D) Why the fuk does he do it?
Some musicians claim boredom with the productions of today.  But he swears, not him.  This stems from the old analog story of the bazillion and one ways of programming.  He is grateful for the challenge.  He is intrigued by vast methods to use and the lack of rules to follow.  Most times it is not even a question of why do it- he does his music because he always knew he would.  His family’s musical destiny (his brother is talented as well) has been a force driving him through all of his sonic excursions.  He now feels an amount of success in his own work and satisfaction with where he is as a result.  This makes it worth all the recording bullshit it takes to get there.  He does not take anything too serious, but enjoys the music dearly and still believes there are more great tracks to make.  There are many great songs he sees in existence, but many more he sees as crap to make money.  Troy stays with a unique form for each of his songs, to keep away from limitations by pigeonholing himself into one style.  He notices this with other producers making too many of the same types of records.  Relating to his opinion of late Jungle music, he recognizes a staleness in the simple sampling-plus-drum-plus-bass technique.  Recently however, he values the new forced texturing of the genre.  This is the creativity he admires- Troy is a strong believer that electronic music is still exploding.  He has been in Europe a few times to see how massive the music really is.  To him, it is thriving just as strong stateside.  He notes how both sides influence each other immensely.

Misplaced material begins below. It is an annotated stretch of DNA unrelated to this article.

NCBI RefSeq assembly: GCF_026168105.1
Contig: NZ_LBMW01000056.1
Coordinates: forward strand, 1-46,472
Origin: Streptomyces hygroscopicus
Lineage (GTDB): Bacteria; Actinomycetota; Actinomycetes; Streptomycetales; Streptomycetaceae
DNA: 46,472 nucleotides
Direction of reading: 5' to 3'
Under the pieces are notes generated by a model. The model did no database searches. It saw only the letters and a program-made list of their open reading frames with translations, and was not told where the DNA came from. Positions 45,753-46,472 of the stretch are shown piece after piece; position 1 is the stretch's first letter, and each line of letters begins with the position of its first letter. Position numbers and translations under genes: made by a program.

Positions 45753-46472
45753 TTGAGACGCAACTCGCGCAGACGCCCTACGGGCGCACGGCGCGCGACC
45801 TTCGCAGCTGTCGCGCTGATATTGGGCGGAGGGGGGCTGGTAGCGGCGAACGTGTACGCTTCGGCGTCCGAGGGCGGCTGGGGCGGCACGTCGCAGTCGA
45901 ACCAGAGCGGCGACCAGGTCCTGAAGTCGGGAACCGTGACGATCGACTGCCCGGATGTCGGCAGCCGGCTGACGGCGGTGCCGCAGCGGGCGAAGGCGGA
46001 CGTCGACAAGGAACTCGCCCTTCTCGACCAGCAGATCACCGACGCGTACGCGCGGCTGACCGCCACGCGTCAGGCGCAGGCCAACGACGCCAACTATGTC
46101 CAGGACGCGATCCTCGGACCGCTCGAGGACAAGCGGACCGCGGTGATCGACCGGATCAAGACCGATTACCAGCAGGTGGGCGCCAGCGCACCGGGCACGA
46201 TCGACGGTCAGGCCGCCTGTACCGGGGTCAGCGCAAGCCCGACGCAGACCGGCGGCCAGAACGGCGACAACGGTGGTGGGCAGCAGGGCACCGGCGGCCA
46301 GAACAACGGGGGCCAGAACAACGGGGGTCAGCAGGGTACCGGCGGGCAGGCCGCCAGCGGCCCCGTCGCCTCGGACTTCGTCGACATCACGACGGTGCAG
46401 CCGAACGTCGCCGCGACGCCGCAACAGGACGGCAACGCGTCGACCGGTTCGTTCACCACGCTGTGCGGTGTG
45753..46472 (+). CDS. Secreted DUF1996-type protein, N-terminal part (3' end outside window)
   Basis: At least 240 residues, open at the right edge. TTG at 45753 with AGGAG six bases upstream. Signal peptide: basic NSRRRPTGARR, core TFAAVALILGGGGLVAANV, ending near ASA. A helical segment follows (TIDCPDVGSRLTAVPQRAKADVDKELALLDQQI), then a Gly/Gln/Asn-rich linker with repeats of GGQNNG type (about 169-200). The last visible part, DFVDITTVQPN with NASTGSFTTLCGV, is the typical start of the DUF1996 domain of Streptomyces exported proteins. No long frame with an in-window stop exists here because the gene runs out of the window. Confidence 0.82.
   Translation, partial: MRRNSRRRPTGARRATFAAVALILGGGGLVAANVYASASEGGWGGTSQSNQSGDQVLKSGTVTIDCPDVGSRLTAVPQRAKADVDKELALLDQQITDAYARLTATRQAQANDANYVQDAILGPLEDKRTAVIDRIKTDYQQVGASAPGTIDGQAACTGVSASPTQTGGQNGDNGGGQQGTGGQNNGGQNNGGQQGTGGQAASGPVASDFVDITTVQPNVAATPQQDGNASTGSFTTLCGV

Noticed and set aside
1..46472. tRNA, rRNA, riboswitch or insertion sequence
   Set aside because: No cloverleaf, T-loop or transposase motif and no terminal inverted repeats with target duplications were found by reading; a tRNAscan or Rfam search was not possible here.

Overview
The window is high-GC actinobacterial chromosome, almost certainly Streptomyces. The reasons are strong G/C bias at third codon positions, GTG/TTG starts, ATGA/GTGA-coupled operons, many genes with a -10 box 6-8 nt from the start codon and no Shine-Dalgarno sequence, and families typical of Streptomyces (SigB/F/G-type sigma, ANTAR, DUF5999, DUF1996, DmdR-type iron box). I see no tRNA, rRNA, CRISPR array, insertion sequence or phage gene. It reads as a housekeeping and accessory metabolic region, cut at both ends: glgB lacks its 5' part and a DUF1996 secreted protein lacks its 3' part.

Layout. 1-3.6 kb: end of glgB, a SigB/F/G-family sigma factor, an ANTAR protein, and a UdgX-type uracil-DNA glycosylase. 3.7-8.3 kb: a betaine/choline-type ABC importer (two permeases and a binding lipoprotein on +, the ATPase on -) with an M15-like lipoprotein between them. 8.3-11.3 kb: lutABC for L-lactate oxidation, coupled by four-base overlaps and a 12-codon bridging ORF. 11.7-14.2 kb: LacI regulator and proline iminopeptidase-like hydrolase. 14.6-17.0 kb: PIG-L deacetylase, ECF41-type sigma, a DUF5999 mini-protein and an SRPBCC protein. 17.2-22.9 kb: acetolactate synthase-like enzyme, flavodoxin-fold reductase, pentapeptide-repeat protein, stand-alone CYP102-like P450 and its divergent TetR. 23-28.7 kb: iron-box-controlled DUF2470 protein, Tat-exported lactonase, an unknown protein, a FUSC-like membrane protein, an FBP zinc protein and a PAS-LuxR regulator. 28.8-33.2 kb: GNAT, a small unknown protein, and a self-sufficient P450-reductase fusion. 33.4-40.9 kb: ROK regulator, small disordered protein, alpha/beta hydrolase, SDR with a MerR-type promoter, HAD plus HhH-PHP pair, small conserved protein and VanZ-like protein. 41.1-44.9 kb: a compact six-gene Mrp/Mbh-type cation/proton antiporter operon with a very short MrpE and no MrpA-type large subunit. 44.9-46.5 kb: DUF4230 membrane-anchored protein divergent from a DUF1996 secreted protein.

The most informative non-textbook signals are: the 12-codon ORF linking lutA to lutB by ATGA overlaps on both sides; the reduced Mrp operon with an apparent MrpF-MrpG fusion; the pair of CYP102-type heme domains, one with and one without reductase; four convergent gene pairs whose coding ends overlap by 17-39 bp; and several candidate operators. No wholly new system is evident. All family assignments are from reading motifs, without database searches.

E) How the fuk does he do it?
…By using a wide variety of instrumentation- sampling sometimes for added texture, but determined to create most of the sounds through his various “disclosed” drum machines.  He prides himself on the manual analog tactics he chooses, instead of simple digital systems… hence the name SLIP.  The acronym stands for Serial Line Internet Protocol, which is the analog method (1010101) of linkage through the internet verses PPP- the digital method.  Taking all of his influences, he composes by weaving the layers in and around each other.  Recently he has been using a lot of echoing and dub.  Moving on, he is now working with some hip-hopish sounds and up-beat housier sketches.  He is still drawn to moody experimental sounds and is opening his new influences to create yet more original soundscapes.  ExperiMENTALism!